Viewing 6 posts - 85 through 90 (of 111 total)
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  • Donald Corenman, MD, DC
    Post count: 8468

    Releasing (cutting) the anterior scalene muscle has no real consequences as it is a small muscle and any motion is still covered by the intact middle and posterior scalene muscles.

    Dr. Corenman

    Post count: 7

    Great news! Thanks so much for everything!

    Post count: 2

    Hello, My son tore his cervical spine capsular ligament and cracked the atlas bone.
    He did so at a playground. He hit head first from 5-6 ft up, the surface below was wood chips and fiberglassed concrete for which thankfully the US Product Safety Commission made the park resurface but the damage was done.

    My question is why now a year and 7 months later does my son still have pain. He has always had pain since the injury in 3 places. He is five now but has always pointed to his left lower posterior neck and dead center posteriorly and when I wash his hair he points to the front dead center.

    Why does he still have pain? Also why does his neck made a audible loud pop heard by others in the room when he rolls his head right and back and around. (he has had the weird gliding pop noise since the injury just as loud.)
    It sounds loud and like something is not anatomically correct with his neck motion.
    I am a nurse at Baylor on a orhto/neuro unit and a spine surgeon there saw my son and recreated the injury by pressing down on my son head and my son had the same pain months after being out of a c collar. It was called something sign I forget the test name but he was positive. I am concerned by the lasting pain and wonder if it will continue, worsen or ever just go away since it has been 19 months or so.

    My son had gagging and dry heaving and grasped his throat when I used to wash his hair closer to the injury time, at least that is gone but he still has the pain??
    I was told by a cooks childrens spine doctor he thought the pain and pop was unrarelated yet HELLO it only started with my sons injury and I know this as his mom and a nurse and has never went away. PRior to the injury my son had four pain free, pop free years so I am convinced it is realated. (I wanted my money back after seeing that last doctor this summer about the continued pain, UGH no answers.)Why does he have these persistant symptoms and what should I do? (That last doc said never any contact sports by the way which my son was made for football at 4 ft 2 and 90 pounds already at five yrs.)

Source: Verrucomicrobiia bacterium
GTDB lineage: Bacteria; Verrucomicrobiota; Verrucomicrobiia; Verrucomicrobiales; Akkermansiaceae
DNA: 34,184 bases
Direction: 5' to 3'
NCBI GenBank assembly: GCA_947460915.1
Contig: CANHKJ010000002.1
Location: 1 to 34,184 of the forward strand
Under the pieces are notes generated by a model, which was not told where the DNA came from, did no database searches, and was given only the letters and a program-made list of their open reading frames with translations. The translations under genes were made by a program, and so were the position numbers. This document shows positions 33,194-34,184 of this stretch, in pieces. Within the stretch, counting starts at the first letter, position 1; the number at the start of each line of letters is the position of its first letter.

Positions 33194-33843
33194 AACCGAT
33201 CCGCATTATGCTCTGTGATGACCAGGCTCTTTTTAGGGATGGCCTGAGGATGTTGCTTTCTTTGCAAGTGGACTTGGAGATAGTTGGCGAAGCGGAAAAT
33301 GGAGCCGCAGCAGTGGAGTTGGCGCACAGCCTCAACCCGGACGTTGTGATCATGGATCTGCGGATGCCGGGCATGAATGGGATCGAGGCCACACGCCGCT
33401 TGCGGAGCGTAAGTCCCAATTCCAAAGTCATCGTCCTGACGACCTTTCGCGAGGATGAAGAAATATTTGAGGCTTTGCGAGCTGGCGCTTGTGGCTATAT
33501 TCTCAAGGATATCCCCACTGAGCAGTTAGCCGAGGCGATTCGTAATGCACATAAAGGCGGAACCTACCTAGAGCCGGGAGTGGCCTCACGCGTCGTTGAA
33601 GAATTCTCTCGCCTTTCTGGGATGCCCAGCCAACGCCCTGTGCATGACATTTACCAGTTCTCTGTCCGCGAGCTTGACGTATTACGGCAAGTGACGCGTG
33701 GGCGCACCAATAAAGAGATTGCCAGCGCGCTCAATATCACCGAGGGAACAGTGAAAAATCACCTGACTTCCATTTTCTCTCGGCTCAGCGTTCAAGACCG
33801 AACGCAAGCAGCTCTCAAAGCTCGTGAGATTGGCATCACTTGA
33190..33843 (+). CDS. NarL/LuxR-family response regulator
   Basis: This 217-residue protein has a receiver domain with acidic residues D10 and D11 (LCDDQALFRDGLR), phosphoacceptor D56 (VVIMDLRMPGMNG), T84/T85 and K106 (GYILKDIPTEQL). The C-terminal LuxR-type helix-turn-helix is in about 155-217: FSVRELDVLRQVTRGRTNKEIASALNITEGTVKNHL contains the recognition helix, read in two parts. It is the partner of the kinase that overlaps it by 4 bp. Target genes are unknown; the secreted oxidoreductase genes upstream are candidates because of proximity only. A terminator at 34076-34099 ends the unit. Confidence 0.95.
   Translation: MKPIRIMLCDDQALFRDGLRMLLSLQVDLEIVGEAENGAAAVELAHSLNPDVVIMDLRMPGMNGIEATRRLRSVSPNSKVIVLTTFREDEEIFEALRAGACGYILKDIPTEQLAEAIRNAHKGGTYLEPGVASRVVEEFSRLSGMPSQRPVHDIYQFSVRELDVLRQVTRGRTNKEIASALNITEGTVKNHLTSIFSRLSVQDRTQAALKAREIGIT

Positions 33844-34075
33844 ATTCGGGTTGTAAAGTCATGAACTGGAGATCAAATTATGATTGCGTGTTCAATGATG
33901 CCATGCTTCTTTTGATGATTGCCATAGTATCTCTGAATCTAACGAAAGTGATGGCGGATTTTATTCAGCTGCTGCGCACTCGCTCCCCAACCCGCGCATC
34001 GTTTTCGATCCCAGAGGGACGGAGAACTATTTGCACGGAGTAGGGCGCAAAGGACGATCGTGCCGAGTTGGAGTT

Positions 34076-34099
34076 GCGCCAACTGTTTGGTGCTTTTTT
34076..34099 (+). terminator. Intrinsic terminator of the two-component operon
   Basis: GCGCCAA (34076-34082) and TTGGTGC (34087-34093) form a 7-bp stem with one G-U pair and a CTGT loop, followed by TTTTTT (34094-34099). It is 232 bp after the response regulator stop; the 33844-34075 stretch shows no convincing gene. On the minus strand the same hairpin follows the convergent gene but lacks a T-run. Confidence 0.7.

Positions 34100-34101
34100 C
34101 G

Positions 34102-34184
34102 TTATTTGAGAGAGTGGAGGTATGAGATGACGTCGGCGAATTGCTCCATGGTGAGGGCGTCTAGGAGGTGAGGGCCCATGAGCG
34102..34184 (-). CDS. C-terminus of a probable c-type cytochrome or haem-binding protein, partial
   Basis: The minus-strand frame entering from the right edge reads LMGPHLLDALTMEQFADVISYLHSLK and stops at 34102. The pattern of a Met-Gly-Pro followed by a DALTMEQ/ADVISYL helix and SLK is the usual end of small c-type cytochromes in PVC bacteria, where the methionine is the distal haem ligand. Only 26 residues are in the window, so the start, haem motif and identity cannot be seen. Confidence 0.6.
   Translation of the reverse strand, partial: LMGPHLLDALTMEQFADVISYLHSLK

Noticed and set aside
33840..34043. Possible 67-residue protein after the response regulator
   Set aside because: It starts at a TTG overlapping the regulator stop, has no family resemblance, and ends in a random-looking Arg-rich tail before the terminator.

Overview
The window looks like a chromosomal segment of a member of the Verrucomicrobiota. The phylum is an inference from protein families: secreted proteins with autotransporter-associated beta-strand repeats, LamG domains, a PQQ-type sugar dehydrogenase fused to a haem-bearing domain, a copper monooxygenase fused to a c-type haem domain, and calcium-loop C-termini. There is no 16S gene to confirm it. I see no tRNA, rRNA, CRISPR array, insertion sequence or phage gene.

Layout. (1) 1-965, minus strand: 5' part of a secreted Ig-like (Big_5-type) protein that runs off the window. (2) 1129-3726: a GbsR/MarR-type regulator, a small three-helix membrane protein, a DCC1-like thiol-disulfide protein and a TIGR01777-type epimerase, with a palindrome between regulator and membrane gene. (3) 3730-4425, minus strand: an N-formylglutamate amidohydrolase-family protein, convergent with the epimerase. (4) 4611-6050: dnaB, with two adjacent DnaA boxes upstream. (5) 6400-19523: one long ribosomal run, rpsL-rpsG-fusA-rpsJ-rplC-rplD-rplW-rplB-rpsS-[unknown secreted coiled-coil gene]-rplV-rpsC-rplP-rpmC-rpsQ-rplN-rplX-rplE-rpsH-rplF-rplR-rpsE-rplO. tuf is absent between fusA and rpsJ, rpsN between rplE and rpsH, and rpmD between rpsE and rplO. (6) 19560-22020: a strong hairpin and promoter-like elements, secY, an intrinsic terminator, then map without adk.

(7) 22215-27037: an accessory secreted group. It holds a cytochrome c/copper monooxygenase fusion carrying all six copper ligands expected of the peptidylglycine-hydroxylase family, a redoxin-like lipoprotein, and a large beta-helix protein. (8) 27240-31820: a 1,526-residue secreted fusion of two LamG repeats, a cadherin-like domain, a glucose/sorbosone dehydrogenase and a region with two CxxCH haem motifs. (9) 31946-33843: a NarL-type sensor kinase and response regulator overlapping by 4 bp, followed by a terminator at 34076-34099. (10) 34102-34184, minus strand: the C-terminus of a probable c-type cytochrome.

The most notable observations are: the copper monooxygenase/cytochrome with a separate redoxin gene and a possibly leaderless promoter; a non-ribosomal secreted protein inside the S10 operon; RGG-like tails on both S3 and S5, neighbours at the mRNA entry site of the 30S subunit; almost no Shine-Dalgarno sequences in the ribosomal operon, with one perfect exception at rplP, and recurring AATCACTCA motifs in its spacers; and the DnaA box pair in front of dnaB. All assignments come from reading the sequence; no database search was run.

Donald Corenman, MD, DC
    Post count: 8468

    I assume that your son suffered a fracture of the joint surfaces of the upper two vertebra (C1-2) and the healing of the bone was somewhat displaced (off-set). This makes the joint surfaces incongruent (creating a step-off). When the two vertebra move on each other, this uneven joint surface “catches” and creates a painful “pop”.

    A CT scan can reveal this. Occasionally an MRI can also reveal this finding.

    Dr. Corenman

    Post count: 1

    Can you have instability on c1 and c2 with a chiropractor manipulation or would this be a faucet joint? I’m starting to have slight pain on the right side of my neck at the base of my skull. It clicks when I do my floor exercises where I lift my head off the floor. It also has a small pop when I look to my left. The pain at the base of my skull is pretty much constant. Its bareable now just scares me. The only painful pop is leaning my head a little forward to the left its a small painful pop. The weird thing was the chiropractor said my c1 was lose and he would give me decompression and maybe it would fall back in place. If it is the faucet joint that is loose and will that cause arthristis is that dangerous when it comes to stroke?

    Post count: 3


    I am currently suffering almost the exact symptoms. Did you ever find out the source of your problem and any relief? My symptoms actually started with several bouts of dizziness and a TIA. But two months later I am suffering almost everything you were. Any insight appreciated.

Viewing 6 posts - 85 through 90 (of 111 total)
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